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Native American Foster Care in South Dakota: The Questions That Matter
Nov 2, 2011
Last week National Public Radio broadcast a three-part investigative report criticizing South Dakota's foster care system. Journalists Laura Sullivan and Amy Walters report these numbers:
- Each year, we South Dakotans take about 700 Native American children from their homes.
- Native American children make up 13% of our child population.
- Native American children make up 53% of the kids taken into our foster care system.
- A large majority of South Dakota's Native American foster kids are placed with non-Native families, in apparent contravention of the Indian Child Welfare Act, which restricts such non-Native placement of Native children to exceptional circumstances.
- Eleven out of 183 state case workers are Native American.
What do these numbers tell us?
Do these numbers result from our individual and institutional racism? No decent human enjoys separating children from their parents. But maybe it's easier for social workers and judges to carry out such a terrible action when the children and parents are others.
Do those numbers speak to a reservation reality beyond racism? Maybe more Native kids end up in foster care because more Native kids grow up in households disrupted by poverty, alcoholism, and violence. Maybe Native American culture is so broken that it can't produce enough social workers, foster parents, or functional families to take care of its own children. But if that's the case, don't we end up looking in the mirror again at the racism with which we invaders broke that culture? And if we broke it, don't we have to fix it?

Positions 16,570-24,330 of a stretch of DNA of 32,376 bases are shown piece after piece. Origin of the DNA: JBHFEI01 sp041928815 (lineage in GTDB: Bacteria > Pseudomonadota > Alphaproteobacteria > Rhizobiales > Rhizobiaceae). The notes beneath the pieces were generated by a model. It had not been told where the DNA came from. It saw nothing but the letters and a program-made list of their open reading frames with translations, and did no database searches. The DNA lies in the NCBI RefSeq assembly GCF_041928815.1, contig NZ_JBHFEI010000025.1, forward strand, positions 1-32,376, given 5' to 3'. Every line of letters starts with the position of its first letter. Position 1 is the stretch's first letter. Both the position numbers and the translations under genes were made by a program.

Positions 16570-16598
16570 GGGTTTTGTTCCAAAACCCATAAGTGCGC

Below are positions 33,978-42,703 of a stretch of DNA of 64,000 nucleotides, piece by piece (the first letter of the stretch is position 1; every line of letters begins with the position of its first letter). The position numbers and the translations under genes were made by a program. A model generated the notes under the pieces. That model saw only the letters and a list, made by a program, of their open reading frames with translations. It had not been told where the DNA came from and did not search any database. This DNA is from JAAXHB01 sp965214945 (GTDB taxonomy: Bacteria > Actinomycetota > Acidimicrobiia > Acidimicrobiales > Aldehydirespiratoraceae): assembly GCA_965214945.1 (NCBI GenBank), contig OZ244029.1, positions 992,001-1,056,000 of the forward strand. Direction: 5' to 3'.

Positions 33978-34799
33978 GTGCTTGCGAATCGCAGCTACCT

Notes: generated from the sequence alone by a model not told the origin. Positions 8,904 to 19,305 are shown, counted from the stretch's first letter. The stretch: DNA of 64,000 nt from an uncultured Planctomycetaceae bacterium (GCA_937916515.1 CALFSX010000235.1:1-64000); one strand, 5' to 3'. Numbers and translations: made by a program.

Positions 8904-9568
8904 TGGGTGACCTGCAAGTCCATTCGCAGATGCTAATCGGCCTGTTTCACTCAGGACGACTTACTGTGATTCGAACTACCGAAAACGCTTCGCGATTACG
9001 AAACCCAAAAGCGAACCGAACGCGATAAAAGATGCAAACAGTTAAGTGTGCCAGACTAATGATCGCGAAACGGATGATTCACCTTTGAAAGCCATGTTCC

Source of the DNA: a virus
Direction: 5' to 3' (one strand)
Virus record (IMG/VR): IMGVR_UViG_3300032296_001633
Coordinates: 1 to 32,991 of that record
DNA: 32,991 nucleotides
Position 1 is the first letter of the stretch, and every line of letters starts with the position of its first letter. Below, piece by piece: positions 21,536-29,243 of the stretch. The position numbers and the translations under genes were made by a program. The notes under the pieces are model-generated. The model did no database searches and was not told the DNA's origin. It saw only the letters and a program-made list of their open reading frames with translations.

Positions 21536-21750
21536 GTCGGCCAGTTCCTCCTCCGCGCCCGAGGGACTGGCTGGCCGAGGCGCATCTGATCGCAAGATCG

The NPR report raises many questions. None are more important than these:
- Why aren't those Native children with their families?
- Can we put those Native families back together?
- How do we keep more Native families from falling apart?
Neither Left, Right, nor Center can provide easy answers to those questions. But we may find a partial answer in one other number from the NPR report: each year South Dakota gets nearly a hundred million dollars from Uncle Sam for foster care. That money boosts the South Dakota economy. If half the kids in the system drawing that helpful money are Native Americans, shouldn't we find a way to pump half of that money back into the Native economy?
Money won't fix centuries of cultural warfare, but it could help more Native foster parents provide kids in need with food, clothes, and love in their own communities.
Cory Allen Heidelberger writes the Madville Times political blog. He grew up on the shores of Lake Herman. He studied math and history at SDSU and information systems at DSU, and is currently teaching French at Spearfish High School. A longtime country dweller, Cory is enjoying "urban" living with his family in Spearfish.